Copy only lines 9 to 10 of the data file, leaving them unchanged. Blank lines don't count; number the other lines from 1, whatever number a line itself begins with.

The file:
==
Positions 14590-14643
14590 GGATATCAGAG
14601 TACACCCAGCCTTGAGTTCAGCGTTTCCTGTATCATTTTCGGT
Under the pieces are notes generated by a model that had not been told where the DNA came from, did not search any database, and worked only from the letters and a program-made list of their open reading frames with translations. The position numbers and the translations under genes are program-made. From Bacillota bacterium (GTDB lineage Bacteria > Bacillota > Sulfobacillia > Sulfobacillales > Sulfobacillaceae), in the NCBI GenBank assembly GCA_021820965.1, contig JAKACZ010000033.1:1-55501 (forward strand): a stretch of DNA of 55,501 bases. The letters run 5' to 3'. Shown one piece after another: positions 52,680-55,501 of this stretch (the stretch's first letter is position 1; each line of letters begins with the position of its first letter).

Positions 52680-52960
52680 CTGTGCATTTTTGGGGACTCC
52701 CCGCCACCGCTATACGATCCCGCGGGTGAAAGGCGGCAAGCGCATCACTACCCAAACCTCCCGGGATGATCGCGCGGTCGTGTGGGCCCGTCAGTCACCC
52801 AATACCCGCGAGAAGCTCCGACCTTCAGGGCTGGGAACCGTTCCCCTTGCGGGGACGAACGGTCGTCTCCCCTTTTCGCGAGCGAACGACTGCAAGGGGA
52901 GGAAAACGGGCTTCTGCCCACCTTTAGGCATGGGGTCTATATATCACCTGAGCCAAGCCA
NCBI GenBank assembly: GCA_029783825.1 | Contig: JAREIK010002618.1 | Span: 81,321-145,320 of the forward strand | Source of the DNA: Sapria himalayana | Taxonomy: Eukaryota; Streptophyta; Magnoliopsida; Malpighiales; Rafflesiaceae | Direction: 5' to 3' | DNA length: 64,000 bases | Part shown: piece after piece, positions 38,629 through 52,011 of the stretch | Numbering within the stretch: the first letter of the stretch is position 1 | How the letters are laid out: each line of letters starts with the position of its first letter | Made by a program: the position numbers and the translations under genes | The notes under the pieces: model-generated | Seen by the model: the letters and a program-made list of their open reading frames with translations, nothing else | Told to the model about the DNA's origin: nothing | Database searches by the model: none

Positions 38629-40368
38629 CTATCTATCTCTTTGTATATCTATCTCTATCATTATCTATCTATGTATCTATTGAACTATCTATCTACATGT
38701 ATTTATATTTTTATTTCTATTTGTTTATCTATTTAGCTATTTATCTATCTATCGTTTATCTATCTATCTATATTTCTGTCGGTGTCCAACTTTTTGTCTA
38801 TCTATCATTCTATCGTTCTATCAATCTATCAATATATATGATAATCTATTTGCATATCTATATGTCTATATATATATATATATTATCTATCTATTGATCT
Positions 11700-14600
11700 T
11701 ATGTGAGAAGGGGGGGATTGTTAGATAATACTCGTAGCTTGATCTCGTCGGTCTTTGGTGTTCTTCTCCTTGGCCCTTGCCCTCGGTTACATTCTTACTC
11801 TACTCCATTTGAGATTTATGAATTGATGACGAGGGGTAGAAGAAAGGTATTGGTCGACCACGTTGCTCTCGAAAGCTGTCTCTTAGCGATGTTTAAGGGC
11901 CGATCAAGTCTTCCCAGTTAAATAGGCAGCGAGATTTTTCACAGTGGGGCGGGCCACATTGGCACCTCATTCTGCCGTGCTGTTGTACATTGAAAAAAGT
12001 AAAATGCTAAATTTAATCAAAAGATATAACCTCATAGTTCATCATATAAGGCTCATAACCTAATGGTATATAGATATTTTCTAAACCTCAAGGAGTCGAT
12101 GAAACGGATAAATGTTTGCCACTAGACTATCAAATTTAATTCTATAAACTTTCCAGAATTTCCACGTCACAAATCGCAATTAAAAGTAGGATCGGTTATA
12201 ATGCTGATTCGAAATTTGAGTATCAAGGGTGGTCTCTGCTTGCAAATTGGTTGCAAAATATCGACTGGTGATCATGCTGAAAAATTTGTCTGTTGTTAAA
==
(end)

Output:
52901 GGAAAACGGGCTTCTGCCCACCTTTAGGCATGGGGTCTATATATCACCTGAGCCAAGCCA
NCBI GenBank assembly: GCA_029783825.1 | Contig: JAREIK010002618.1 | Span: 81,321-145,320 of the forward strand | Source of the DNA: Sapria himalayana | Taxonomy: Eukaryota; Streptophyta; Magnoliopsida; Malpighiales; Rafflesiaceae | Direction: 5' to 3' | DNA length: 64,000 bases | Part shown: piece after piece, positions 38,629 through 52,011 of the stretch | Numbering within the stretch: the first letter of the stretch is position 1 | How the letters are laid out: each line of letters starts with the position of its first letter | Made by a program: the position numbers and the translations under genes | The notes under the pieces: model-generated | Seen by the model: the letters and a program-made list of their open reading frames with translations, nothing else | Told to the model about the DNA's origin: nothing | Database searches by the model: none